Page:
Whatever else you might make of it, the Samsung Tab S8 Ultra, the biggest brother in the S8 tablet range, is an interesting device.
Samsung sent me one to try out for a few weeks and it really took me some time to get my head around the experience of it.
The S8 Ultra that I was loaned came with 8GB of ram and a 128GB SSD, which would set you back $1949 from the Samsung website itself and is not available in a cellular (5G) model.
To go up to 12GB ram and 256GB SSD you’re looking at $2149 for the wifi-only version or $2299 for the cellular version.
Following the latest fashion, you will find no charger in the box – just a cable and the (excellent) Smart Pen.
It is also lacking a 3.5mm headphone jack, so you have just a single USB-C and wireless connection options to work with.
Basics covered; let’s dig in.
Big, bigger, biggest
When I first opened the box and saw the sheer size of the thing, my eyes shot out of my head like a 1940s cartoon character.
Unprepared as I was (I like to do my homework after I play with something), the 14.6-inch, 16:10 screen felt absurd on first impression.
To be honest, it continued to feel absurd for some time as I lugged it around. My initial idea of using it as something I could quickly bust out on the bus or train was quickly dashed because it was just too cumbersome.
Then, the more I used it, the more I started to appreciate how truly high-spec it is.
The quality of the giant screen is exceptional with its 2960 x 1848 resolution on a fantastically clear display – it is an actual joy to watch video on.
The lack of a headphone port made me grumble when I was travelling and I had to constantly switch my Bluetooth headphones between devices (I wasn’t going to invest in an adaptor for the sake of a loaner device).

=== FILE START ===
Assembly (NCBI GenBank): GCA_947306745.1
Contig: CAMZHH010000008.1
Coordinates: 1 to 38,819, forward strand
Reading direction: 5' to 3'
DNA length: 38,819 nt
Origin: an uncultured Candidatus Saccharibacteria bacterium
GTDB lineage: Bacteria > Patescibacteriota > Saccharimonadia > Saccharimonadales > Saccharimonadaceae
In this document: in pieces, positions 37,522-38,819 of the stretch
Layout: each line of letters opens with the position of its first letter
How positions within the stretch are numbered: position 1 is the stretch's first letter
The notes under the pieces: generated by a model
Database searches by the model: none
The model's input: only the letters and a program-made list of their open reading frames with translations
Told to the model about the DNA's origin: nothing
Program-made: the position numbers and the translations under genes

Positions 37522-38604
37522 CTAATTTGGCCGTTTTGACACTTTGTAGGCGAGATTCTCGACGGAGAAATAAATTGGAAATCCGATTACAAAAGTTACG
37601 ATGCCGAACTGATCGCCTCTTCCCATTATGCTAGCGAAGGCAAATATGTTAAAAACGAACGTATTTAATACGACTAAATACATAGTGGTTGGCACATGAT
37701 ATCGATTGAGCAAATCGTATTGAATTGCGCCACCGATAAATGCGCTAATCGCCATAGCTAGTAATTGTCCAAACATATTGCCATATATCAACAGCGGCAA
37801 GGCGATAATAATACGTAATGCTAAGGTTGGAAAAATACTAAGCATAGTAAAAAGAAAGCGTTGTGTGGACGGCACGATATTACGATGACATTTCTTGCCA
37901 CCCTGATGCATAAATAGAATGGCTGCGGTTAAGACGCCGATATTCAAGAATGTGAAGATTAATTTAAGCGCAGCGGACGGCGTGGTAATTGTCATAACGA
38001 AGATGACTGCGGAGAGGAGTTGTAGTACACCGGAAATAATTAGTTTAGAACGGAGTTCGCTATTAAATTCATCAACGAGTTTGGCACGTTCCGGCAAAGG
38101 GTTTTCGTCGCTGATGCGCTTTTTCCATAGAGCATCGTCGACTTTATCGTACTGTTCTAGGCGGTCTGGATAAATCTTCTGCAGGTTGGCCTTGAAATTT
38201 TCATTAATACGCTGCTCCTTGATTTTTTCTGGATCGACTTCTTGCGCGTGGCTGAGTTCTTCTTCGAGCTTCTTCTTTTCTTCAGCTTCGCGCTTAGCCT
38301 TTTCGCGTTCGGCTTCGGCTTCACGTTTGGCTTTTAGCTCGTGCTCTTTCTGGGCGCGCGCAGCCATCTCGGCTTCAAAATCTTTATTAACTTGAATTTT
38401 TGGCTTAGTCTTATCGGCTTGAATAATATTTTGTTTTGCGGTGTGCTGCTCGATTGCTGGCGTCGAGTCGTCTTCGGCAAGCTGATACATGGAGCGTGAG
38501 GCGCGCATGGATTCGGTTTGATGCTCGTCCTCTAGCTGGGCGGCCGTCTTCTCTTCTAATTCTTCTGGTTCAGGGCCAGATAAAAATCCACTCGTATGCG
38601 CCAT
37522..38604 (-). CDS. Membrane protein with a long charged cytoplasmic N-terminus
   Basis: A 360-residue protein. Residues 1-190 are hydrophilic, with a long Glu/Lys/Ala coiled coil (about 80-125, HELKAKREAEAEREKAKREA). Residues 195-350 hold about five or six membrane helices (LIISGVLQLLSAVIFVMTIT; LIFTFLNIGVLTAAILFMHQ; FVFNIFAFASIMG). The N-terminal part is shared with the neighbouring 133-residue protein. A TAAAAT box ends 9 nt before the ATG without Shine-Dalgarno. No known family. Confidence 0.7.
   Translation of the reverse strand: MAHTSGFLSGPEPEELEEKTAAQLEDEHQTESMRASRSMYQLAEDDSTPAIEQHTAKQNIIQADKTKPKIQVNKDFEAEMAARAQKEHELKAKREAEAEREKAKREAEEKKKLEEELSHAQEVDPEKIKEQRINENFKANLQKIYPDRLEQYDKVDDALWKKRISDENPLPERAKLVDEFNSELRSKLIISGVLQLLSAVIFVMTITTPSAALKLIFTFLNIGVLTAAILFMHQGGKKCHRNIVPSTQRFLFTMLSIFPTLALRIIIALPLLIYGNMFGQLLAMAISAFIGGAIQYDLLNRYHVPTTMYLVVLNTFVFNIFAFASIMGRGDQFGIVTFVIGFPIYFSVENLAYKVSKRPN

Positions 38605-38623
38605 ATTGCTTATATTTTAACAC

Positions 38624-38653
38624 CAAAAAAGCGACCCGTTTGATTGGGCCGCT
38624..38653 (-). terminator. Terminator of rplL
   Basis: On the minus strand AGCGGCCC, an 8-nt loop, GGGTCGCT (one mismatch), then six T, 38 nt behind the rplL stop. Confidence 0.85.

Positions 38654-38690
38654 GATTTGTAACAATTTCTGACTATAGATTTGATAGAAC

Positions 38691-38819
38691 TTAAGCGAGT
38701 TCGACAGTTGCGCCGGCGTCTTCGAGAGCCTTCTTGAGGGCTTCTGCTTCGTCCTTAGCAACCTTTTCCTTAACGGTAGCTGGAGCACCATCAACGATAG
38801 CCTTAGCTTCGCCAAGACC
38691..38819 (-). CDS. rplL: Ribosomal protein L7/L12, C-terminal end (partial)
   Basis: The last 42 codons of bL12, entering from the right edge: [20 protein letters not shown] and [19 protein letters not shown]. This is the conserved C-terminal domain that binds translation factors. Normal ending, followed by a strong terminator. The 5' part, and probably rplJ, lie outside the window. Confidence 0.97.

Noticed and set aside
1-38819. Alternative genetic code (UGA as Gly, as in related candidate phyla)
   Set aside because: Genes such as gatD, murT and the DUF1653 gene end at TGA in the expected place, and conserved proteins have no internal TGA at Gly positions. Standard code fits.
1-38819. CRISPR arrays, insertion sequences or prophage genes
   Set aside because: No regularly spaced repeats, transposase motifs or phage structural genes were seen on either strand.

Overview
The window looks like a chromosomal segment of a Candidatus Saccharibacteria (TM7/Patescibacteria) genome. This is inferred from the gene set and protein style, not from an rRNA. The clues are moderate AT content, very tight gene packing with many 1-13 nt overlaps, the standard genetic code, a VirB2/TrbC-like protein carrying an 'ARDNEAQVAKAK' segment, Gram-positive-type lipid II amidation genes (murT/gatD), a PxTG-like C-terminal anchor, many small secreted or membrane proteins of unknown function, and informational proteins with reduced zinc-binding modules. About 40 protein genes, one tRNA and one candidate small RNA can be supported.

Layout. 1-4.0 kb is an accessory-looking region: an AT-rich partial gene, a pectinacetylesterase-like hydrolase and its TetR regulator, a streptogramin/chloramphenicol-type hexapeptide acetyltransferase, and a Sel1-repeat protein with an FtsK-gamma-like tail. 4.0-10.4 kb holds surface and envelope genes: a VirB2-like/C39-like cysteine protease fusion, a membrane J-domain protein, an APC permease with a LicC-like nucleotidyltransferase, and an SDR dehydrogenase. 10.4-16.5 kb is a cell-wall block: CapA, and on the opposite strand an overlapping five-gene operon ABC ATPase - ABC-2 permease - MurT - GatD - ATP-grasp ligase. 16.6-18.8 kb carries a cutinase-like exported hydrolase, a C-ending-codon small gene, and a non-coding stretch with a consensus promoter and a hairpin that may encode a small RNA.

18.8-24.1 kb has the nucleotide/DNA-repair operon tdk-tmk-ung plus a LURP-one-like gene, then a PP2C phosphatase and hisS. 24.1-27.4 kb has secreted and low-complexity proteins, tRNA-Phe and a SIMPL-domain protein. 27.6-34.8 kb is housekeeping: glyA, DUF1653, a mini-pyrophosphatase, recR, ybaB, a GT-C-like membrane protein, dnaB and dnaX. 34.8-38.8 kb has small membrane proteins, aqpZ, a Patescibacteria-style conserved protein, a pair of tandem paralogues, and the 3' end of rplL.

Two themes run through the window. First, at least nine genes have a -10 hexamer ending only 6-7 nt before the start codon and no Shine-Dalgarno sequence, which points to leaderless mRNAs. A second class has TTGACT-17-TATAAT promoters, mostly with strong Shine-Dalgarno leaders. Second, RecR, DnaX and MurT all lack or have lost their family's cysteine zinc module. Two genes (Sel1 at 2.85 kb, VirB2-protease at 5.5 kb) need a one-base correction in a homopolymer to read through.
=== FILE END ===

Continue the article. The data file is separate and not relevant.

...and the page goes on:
But on the flip side, when I was sitting in a hotel room and wanted to watch some dumb space show or play some music, I found that the four speakers it boasted were surprisingly excellent for a device less than 6mm thick.
The battery was also impressive, lasting hours and hours playing video with speaker use.
I came to fully appreciate the engineering and technology that Samsung managed to cram into the very thin tablet, but still I found it too much for casual use.
A sudden realisation
The reason I was struggling with the tablet, despite the excellent tech, was that I was thinking about it all wrong – it isn’t really for casual use.
To me, a tablet is a portable, quick-pickup device that goes into a bag along with your laptop. The S8 Ultra is not that.
Instead, the 730g tablet is somewhere between a portable LCD TV and a laptop.
I saw an advert for the iPad Pro, which clocks in at a max 12.9 inches, that read, “Your next computer is not a computer”, and it clicked for me – this is not a tablet, it is a portable version of those monitors with all the hardware built in, but no way to mount it.
The reason this probably escaped me for so long was that, as often happens with reviews, I wasn’t loaned the keyboard case, which meant I was really getting only half the experience of what it could do.
When I tried plugging it into the Dell dock I use and flipped over to Samsung Dex mode, a Windows-style OS, it was reasonably functional, though still held by the inherent limitations of the Android OS.
But still, I wasn’t sure who would actually use their tablet with a dock like that, when there is no built-in way to stand it up.
Who is this for?
This tablet-that-is-not-a-tablet is a premium device, no doubt about that, but even after understanding what the aim of the design was, I was still left wondering: who is this for?
I saw a customer's review on a retail site that said something like, “This is perfect for watching movies on the boat!” Another said they loved the bigger screen in the tablet form especially with the keyboard case, because it could replace a laptop when they needed it to.
Would someone who travels a lot like it? Probably not. it’s too big and heavy for easy use on a plane.
Someone who works out of hotels? Probably not. It comes nowhere near a laptop for grunt, and Android isn’t the best operating system for work.
Gamers on the go who are really into mobile gaming or use cloud gaming could find it useful, or fine artists who are looking for an Android device with a built-in pen.
There are certainly people for who this is a wonderful device, but it is really not for me and is probably not for most folk.
For those who want a tablet, go smaller and lighter. For those who want a computer, shop around for a decent $2000 laptop.
But for those who are specifically looking for a device for occasional light computing use that has a huge screen, premium hardware and is only semi-portable – well, I’m sure all three of you will love it.